Mots-clés : méthodes d'échantillonnage, échantillonnage ponctuel d'abondance, pêche électrique, plongée sous marine, lac, gardon. - PDF

Annls Limnol. 35 (3) 1999 : Comparison of two point abundance sampling methods to assess young roach (Rutilus rutilus L.) microhabitat in the littoral zone of lake Pareloup (France) S. Brosse 1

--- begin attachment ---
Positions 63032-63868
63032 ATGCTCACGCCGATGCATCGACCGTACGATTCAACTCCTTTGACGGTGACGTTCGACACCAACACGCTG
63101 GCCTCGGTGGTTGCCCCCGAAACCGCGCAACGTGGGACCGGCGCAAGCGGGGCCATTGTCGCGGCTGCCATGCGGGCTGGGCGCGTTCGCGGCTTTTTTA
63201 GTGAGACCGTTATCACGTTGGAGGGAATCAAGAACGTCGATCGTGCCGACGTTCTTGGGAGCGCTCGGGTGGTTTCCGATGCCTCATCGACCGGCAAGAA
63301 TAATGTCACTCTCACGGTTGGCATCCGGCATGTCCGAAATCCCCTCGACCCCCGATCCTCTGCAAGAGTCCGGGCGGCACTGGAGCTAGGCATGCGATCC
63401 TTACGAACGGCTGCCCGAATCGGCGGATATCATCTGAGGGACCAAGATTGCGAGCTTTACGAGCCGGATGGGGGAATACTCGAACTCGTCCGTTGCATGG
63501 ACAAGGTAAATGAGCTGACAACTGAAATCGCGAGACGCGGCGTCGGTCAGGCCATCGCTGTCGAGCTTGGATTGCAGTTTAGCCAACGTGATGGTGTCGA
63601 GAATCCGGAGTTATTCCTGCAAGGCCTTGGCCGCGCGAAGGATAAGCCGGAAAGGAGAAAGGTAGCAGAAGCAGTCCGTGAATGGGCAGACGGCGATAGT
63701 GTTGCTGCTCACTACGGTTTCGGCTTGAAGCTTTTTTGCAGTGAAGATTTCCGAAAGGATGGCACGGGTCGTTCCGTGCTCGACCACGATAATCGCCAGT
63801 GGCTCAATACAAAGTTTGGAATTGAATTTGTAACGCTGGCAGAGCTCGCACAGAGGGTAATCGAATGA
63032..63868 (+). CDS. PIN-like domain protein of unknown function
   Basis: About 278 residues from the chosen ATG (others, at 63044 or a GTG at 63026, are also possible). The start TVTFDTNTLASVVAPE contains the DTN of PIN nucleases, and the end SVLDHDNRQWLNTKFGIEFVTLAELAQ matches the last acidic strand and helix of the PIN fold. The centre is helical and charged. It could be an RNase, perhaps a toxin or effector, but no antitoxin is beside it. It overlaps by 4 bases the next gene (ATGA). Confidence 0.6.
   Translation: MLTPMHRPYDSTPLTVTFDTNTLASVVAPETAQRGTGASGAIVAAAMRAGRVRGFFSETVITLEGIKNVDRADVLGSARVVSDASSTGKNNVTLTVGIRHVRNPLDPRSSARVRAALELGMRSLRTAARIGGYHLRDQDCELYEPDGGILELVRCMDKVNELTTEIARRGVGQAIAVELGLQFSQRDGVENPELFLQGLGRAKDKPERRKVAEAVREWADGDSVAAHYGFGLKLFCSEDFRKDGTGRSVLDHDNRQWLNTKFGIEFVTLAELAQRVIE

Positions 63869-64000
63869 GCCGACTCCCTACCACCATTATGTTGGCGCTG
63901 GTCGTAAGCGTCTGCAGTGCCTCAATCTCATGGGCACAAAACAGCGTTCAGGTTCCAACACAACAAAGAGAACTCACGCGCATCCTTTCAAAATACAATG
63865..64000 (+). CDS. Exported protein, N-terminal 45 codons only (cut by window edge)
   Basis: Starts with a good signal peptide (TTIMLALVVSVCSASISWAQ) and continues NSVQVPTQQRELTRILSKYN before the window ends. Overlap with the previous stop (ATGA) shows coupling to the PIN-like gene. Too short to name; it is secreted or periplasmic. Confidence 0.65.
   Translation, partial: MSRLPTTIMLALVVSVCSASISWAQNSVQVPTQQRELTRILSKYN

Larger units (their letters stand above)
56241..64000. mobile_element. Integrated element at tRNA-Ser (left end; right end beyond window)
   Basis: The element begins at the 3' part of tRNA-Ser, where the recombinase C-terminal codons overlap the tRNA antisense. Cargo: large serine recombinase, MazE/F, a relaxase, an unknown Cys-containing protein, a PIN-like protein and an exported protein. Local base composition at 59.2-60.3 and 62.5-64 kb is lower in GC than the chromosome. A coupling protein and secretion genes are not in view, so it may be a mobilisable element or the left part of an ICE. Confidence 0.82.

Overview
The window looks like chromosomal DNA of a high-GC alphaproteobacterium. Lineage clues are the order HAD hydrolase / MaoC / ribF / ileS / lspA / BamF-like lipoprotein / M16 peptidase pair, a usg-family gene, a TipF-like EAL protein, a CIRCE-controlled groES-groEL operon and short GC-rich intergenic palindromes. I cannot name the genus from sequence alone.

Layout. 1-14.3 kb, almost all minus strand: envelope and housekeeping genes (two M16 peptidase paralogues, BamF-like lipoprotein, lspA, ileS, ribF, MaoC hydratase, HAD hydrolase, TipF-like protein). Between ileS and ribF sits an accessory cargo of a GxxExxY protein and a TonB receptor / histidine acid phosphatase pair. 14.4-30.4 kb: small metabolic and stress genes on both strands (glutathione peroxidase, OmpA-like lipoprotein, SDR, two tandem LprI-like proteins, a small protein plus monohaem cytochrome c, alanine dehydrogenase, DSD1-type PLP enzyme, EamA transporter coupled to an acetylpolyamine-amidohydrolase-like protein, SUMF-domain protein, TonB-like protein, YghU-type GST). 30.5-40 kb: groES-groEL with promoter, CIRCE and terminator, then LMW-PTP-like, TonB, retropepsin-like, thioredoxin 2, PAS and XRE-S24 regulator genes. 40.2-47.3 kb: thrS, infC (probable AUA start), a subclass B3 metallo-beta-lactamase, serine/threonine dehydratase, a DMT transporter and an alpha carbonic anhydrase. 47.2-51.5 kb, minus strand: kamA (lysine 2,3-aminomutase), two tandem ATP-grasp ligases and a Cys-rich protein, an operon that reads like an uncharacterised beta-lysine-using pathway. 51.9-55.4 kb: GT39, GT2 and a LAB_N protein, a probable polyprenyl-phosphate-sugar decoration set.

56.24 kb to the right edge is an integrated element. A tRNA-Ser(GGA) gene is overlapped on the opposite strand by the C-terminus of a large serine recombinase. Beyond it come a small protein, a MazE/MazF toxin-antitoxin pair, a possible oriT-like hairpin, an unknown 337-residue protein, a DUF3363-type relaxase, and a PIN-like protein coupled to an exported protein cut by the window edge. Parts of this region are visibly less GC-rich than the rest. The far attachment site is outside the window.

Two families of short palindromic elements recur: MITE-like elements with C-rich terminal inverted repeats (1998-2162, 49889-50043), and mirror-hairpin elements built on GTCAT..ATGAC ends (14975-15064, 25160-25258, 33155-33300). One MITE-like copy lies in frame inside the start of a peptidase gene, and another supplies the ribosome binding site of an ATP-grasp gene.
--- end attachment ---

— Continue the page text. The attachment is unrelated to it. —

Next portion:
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Annls Limnol. 35 (3) 1999 : Comparison of two point abundance sampling methods to assess young roach (Rutilus rutilus L.) microhabitat in the littoral zone of lake Pareloup (France) S. Brosse 1 ' 2 S. Gabas 1 K. Cever 1 S. Lek 1 Keywords : sampling methods, point abundance sampling, electrofishing, scuba diving, lake, roach. One of the most frequently used sampling methods used in defining fish microhabitat is the Point Abundance Sampling by Electrofishing (PASE) technique. Nevertheless this method is size-selective and induces escapement behaviour in most fish species. The aim of this study is first to describe a direct visual fish observation method, the Point Abundance Sampling by Scuba diving (PASS), and second, to compare this method with the classical PASE to determine 0+ (i.e. young of the year) roach (Rutilus rutilus,l.) microhabitat in the littoral zone of a mesotrophic lake. The study was undertaken during summer 1998 in lake Pareloup (south-west France). Sampling was performed weekly in two restricted littoral areas of the lake which presented the same environmental and topographical characteristics aiming to compare 0+ roach habitat features obtained using the two sampling techniques (PASE and PASS). The two data matrices obtained (i.e. PASE and PASS) were used to develop microhabitat preference indices for each of the 9 variables as a measurement of habitat use by the 0+ roach vs. habitat availability. Even though 0+ roach occurrence and abundance were found to be similar with both methods, microhabitat profiles revealed different patterns. A significant microhabitat difference between the two sampling methods was found using the non-parametric statistical test of Wilcoxon (Z = -4.20, p 0.01). We can hypothesise that the differences observed between the two sampling designs were due to an escapement behaviour of 0+ roach. Unlike PASS, using PASE, fish are located in «shelter habitats» such as shallow water and dense vegetation. Such behaviour is caused by the environmental disturbance induced by this sampling method. The study reveals that PASS appears to be more suitable than PASE for the assessment 0+ fish microhabitat. Comparaison de deux méthodes d'échantillonnage ponctuel d'abondance pour l'estimation du microhabitat du jeune gardon (Rutilus rutilus L.) en zone littorale du lac de Pareloup (France) Mots-clés : méthodes d'échantillonnage, échantillonnage ponctuel d'abondance, pêche électrique, plongée sous marine, lac, gardon. L'une des méthodes les plus fréquemment utilisées pour définir le microhabitat des poissons est la technique d'échantillonnage ponctuel d'abondance par pêche électrique (PASE). Cependant, cette méthode s'avère sélective au niveau de la taille et induit un comportement d'échappement pour de nombreuses espèces. Le but de cette étude est d'abord de décrire une méthode d'observation visuelle directe des poissons, l'échantillonnage ponctuel d'abondance par plongée (PASS) et ensuite de comparer son efficacité à celle de PASE pour déterminer le microhabitat des jeunes (0+) gardons (Rutilus rutilus L.) en zone littorale d'un lac mésotrophe. L'étude a été menée durant l'été 1998 dans le lac de Pareloup (France). L'échantillonnage a été réalisé dans deux zones littorales du lac présentant les mêmes caractéristiques environnementales de manière à comparer l'habitat obtenu avec chacune des deux techniques d'échantillonnage (PASE et PASS). Les deux matrices de données (PASE et PASS) ont été utilisées pour développer des indices de préférence du microhabitat pour chacune des 9 variables environnementales prises en compte. 1. Centre d'ecologie des Systèmes Aquatiques Continentaux, UMR C 5576, CNRS, Université Paul Sabatier, 118 Route de Narbonne, F Toulouse Cedex 04, France. 2. Corresponding author: Fax (33) , Article available at or 200 S. BROSSE, S. GABAS, K. CEVER, S. LEK (2) Alors que les deux méthodes donnent des valeurs identiques d'occurrence et d'abondance des gardons 0+, les profils de microhabitat révèlent des tendances différentes. En effet, une différence significative entre les profils obtenus par chacune des deux méthodes est révélée par le test non-paramétrique de Wilcoxon. Nous pouvons formuler l'hypothèse que les différences observées sont dues à un comportement de fuite du gardon 0+ face à l'une des méthodes d'échantillonnage. Contrairement aux résultats obtenus par PASS, par PASE, les poissons sont localisés dans des «habitats refuges», tels que les eaux peu profondes ou couvertes d'une dense végétation aquatique, conséquents d'une perturbation environnementale causée par cette méthode d'échantillonnage. Cette étude révèle que la méthode PASS semble mieux adaptée que celle de PASE concernant l'estimation du microhabitat des jeunes poissons. 1. Introduction The spatial distribution of organisms in ecosystems is of crucial importance in understanding ecosystem functioning (Rosenzweig 1991, Hayes et al. 1996). For several years, increasing interest has been taken in the study of the spatial distribution of lake fish populations (Bohl 1980, Imbrock et al. 1996). In European rivers, some studies have focused on fish microhabitat by taking into account several environmental variables (Nelva et al. 1979, Copp 1993). More recently, microand meso-scale habitat studies have been extended to lakes (Rossier 1995, Fisher & Eckmann 1997, Brosse et al. 1999a). One of the most frequently used sampling methods to define fish microhabitat is the Point Abundance Sampling by Electrofishing (PASE) technique (Nelva et al. 1979). Nevertheless this method is known to be size-selective and induces fish escapement behaviour. Direct sampling methods, such as diving were primarily applied in marine waters (Brock 1954). These methods were also employed in North American streams to study salmonid behaviour (Ellis 1961, Keenleyside 1962) and microhabitat (Beecher et al. 1993). Nevertheless, scuba diving has been poorly used in lakes. In Europe, the work of Rossier (1995) is probably the first habitat study based on diving in a lake, but the study was on a large geographic scale and microhabitat was not taken into account. To address this deficiency, we have developed a direct visual fish observation method, Point Abundance Sampling by Scuba (PASS) applied in the littoral zone of a lake to study fish populations on the microhabitat scale. The goal of the study is first to set up and validate the technique by defining precisely young of the year (0+) roach (Rutilus rutilus L.) microhabitat during the summer period, and second, to compare its efficiency with classical PASE to determine 0+ roach microhabitat in the littoral zone of a mesotrophic lake. 2. Material and methods The study was undertaken during summer 1998 in lake Pareloup. This reservoir is located in the southwest of France, near the city of Rodez (Fig. 1). It covers a total area of 1250 ha for a volume of about 168 x 10 6 m 3. The maximum depth is 37 m and the average depth is 12.5 m. Lake Pareloup is a warm monomictic lake, which is submitted to summer thermal stratification with low oxygen content below the thermocline (located about 10 m below the surface from early June to mid-september) which prevents the fish from colonising deep water during this period (Richeux et al. 1994, Brosse et al. 1999c). In order to obtain comparable samples we chose two restricted areas of the lake which present the same environmental and topographical characteristics in order to compare the assessment of 0+ roach microhabitat using the two sampling techniques: PASE in the first bay and PASS in the other one (Fig.l). The two areas within the lake were chosen for their topographical heterogeneity providing numerous kinds of habitats. Both fish sampling techniques were performed weekly from spawning (late May) to the juvenile period (late August) in the littoral zone of the lake (i.e. 12 weeks). The point abundance sampling method, originally developed by Blondel et al. (1970), is intended for clumped distribution, and based on the statistical theory that many small sample units provide more precise results than a few large samples. On the basis of this theory, two sampling methods could be used : i) Point Abundance Sampling by Electrofishing (PA SE) (Nelva et al. 1979) modified for young fish (Copp 1989) was employed to evaluate the 0+ roach microhabitat. Fishes were collected using a backpack electroshocker fitted with a small 10 cm ring anode. This method provides reproducible and quantifiable point samples, and it is efficient for the entire range of 0+ fish sizes (Copp 1989). The sampling technique consists of a discreet approach on foot to the randomly chosen (3) COMPARISON OF TWO POINT ABUNDANCE SAMPLING METHODS 201 Fig. 1. Map of Lake Pareloup and location of the two different sampling sites : Bay 1 : Point Abundance Sampling by Electrofishing (PASE) and Bay 2 : Point Abundance Sampling by Scuba (PASS). Fig. 1. Carte du Lac de Pareloup, et localisation des deux sites d'échantillonnage : Bay 1 : PASE et Bay 2 : PASS. point. The use of a rubber rowing dinghy was dropped because of its inability to sample shallow, gently slopping, muddy areas with this method. Upon arrival at the chosen point, the anode was swiftly immersed about 0.5 m into the water and any shocked fish were then collected with a fine-mesh dipnet. 120 to 150 points were sampled weekly. The specimens were preserved in 4 % formaldehyde and 9 environmental variables were measured in order to assess 0+ roach microhabitat : distance from the bank, depth, flooded vegetation cover, percentage of boulders, pebbles, gravel, sand, silt and mud. This sampling design requires the presence of three people : the first with the electroshocker, the second with the dipnet and a third on the bank to note the results. ii) We developed Point Abundance Sampling by Scuba diving (PASS) to perform the same type of analysis. 11 transects were defined. Their lengths depend on the depth and varied between 4 and 32 m. Each transect was defined by a 2-m-wide observation lane from the bank down to 1.2 m depth marked off every 1 m. This gave 201 sampling points. For each sampling point, 9 environmental parameters were measured at the beginning of the sampling period (i.e. late May). These measurements were repeated once a month and more frequently when environmental changes such as water weed growth or water level fluctuations occurred. Every week, the snorkeled observer swam in each lane, covering the full area of each point. Water clarity was sufficient to determine and count all the fish for each 2-m-wide and 1-m-long point. When dense fish shoals were observed, counting was limited to a subsample, and then extrapolated over the entire surface of the sample. This sampling design required the presence of only one person, who noted all the information on a waterproof board. The data matrices obtained using the two techniques (i.e. PASE and PASS) were used to develop microhabi- 202 S. BROSSE, S. GABAS, K. CEVER, S. LEK (4) tat preference indices for each of the 9 variables as a measurement of habitat use by the 0+ roach vs. habitat availability. Preference was calculated as a normalised ratio of utilisation to availability for different intervals of each environmental variable, based on the method of Beecher et al. (1993). Preference indices were obtained after dividing each variable into several segments. Their number was defined according to the range of variation of each variable. The following formula was used : / = (Ob/Ex) / (Ob/Ex) max Where Ob is the number of roach observed in that segment, Ex is the expected number of roach for a theoretical random distribution, (Ob/Ex) m a x is the maximum value of (Ob/Ex) for the segment. / varies between -0.5 and +0.5 ; values between -0.5 and 0 reveal an avoidance, between 0 and +0.5 a preference and values close to 0 can be considered as revealing indifference. To estimate any significant difference between the two methods (PASE and PASS), we used the Wilcoxon non-parametric test to compare the two paired groups to know if their difference is significantly different from a null value. This test was computed using SPSS release 8 for Windows. 3. Results Within the whole data matrix, i.e sample points, 0+ roach were present in 23 % of the samples using PASE and in 19 % using PASS. Among the entire fish community, 0+ roach represented 48 % of the recorded fish using PASE and 51% using PASS. As a consequence, the relative occurrence and abundance of 0+ roach revealed almost the same results between both sampling methods. Concerning microhabitat studies, the Pearson correlation matrix showed a strong correlation between the variables silt and sand (-0.62 for PASE and for PASS) and between silt and vegetation cover (-0.75 for PASE and for PASS). So, to avoid colinearity between variables, the percentage of silt was removed from the two data matrices. Thus, all the statistical analyses were performed on a set of eight variables (distance from the bank, depth, percentage of mud, sand, gravel, pebbles, boulders, and flooded vegetation cover). 0+ roach microhabitat profiles assessed using the two sampling methods revealed differences in the patterns reinforced by the non-parametric statistical test of Wilcoxon which showed a significant difference between the two methods (Z = -4.20, p 0.01). Using electrofishing, 0+ roach was found to live close to the bank, generally avoiding distances from the bank over 5m (Fig. 2a). With PASS, roach were observed at distance further from the bank (5-10m), but they avoided distances over 15 m (Fig. 2b). The results performed by PASE showed that roach also avoided deep water (more than 0.5 m), whereas with scuba diving, roach were observed at depths of over 0.5 m. Muddy substrata are avoided with PASS whereas roach collected with PASE were found on mud. In the same way, gravel was found as being preferred by PASS and avoided by PASE. Finally, considering flooded vegetation cover, PASS revealed a preference for intermediate vegetation cover (i.e %), whereas PASE revealed a preference for dense cover. 4. Discussion The relative occurrence and abundance of roach observed showed that both methods are able to reliably sample 0+ roach in the littoral zone of lake Pareloup, which sustains high fish abundance during the summer (Brosse et al. 1999a,b). Nevertheless, at the microhabitat scale, differences were recorded between the two methods. Using PASE, fish were located in «shelter habitats» such as shallow water and dense vegetation. Such habitat use was probably induced by the environmental disturbance caused by the observers. On the contrary, habitat features obtained with PASS were in accordance with previous studies revealing on the one hand that 0+ roach feeding efficiency is maximum in low vegetation density and open water (Persson 1993, Eklôv & Persson 1996) and on the other hand, that the spatial occupancy of 0+ roach located close to shelters (i.e. flooded vegetation) can be related to prédation avoidance of adult perch (Perca fluviatilis L.) and 0+ pike (Esox lucius L.) (Mittelbach 1981, Persson & Greenberg 1990, Eklôv & Diehl 1994, Eklôv & Persson 1995). Using PASE, 0+ roach were mainly found in highly vegetated areas located close to the bank, in very shallow water; these microhabitat features can be attributed to escapement from observer stamping around. This hypothesis is reinforced by the study of substrate occupancy; using electrofishing, 0+ roach were found in muddy substrata which is unusual as mud does not constitute a food item for 0+ roach (Dubois et al. 1994, Angelibert et al. 1999). On the contrary, according to PASS results, this species is usually strongly associated with medium depths (c.a m) and sandy substrata (Copp 1990). In the littoral zone of lake Pareloup, the results given by PASE reveal a 0+ roach microhabitat use influenced by observer disturbance. This technique does not re- (5) COMPARISON OF TWO POINT ABUNDANCE SAMPLING METHODS A B Fig. 2. Environmental profile of 0+ roach calculated for the eight environmental variables, each divided into a limited number of segments, using the two sampling techniques. A : PASE, B : PASS. Dis : distance from the bank, Dep : depth, San : sand, Mud : mud, Gra : gravel, Peb : pebbles, Bou : boulders, Veg : flooded vegetation ; près : presence, abs : absence. Fig. 2. Profil d'habitat du jeune gardon en fonction des huit variables environnementales étudiées (voir le texte pour les détails) en utilisant chacune des deux méthodes d'échantillonnage. A : PASE, B : PASS. Dis : distance à la berge, Dep : profondeur, San : sable, Mud : vase, Gra : graviers, Peb : galets, Bou : blocs, Veg : couverture en macrophytes ; près : présence, abs : absence. veal the entire range of 0+ roach microhabitat, but essentially one part of it, corresponding to the shelter habitat. Nevertheless electrofishing can be used in a wider range of situations than PASS, and is less affected by turbidity and wind-induced waves which make visual observations impossible. Moreover, RASE permits fish to be captured and thus the number and developmental stage or length of each individual to be determined accurately. However, this catching method might damage the littoral habitat by the observer stamping around and destroying the substratum and the vegetation cover (Hammer 1985) and thus modifying the environmental components leading to biases when repeated samples are made during a short period. Using PASS, fish escapement behaviour was very rarely observed. Moreover, this method prevents the substratum from being damaged and does not affect the welfare of the fish. This study indicates that PASS seems better suited to determine 0+ fish microhabitat in the littoral areas of lakes than indirect sampling designs such as PASE because of the accuracy of the results provided and the avoidance of physically disturbing the assemblage. 204 S. BROSSE, S. GABAS, K. CEVER, S. LEK (6) References Angelibert S., Brosse S., Dauba F. & Lek S Changes in roach (Rutilus rutilus L.) population structure induced on draining a large reservoir. C. R. Acad. Sci. III Paris, 322 : Beecher H.A., Johnson T.H. & Carleton J.P Predicting microdistributions of steelhead (Oncorhynchus mykiss) parr from depth and velocity preference criteria : test of an assumption of the instream flow incremental methodology. Can. J. Fish. Aquat. Sci., 50: Blondel J., Ferry C. & Frochot B La méthode des indices ponctuels d'abondance (IPA) ou des relevés d'avifaune par «stations d'écoute». Alauda, 38 : Bohl E Diel pattern of pelagic distribution and feeding in planktivorous fish. Oecologia, 44 : Brock V A preliminary report on a method of estimating reef fish populations. / Wildlife. Manage., 18 : Brosse S., Guéguan J.F., Tourenq J.N. & Lek S. 1999a. The use of artificial neural networks to assess fish community structure in the littoral zone of a mesotrophic lake. Ecol. Model, (in press). Brosse S., Dauba F, Oberdorff T. & Lek S. 1999b. Influence of some topographical variables on the spatial distribution of lake fish during summer stratification. Arch. Hydrobiol, 145 : Brosse S., Lek S. & Dauba F. 1999c. Predicting fish distribution in a mesotrophic lake by hydroaccoustic survey and artificial neural networks. Limnol. Oceanogr., 44 : Copp G.H Electrofishing for fish larvae and juveniles : equipment modifications for increased efficiency with short fishes. Aquacult. Fish. Manage., 20 : Copp G.H Shifts in the microhabitat of larval and juvenile roach, Rutilus rutilus L. in a floodplain channel. / Fish Biol, 36 : Copp G.H Microhabitat use of fish larvae and 0+ juveniles in a small abandonned channel of the upper river Rhône, France. Folia Zool., 42 : Dubois C, Richeux C, Tourenq J.N. & Lejolivet C Régime et comportement alimentaire du gardon (Rutilus ruti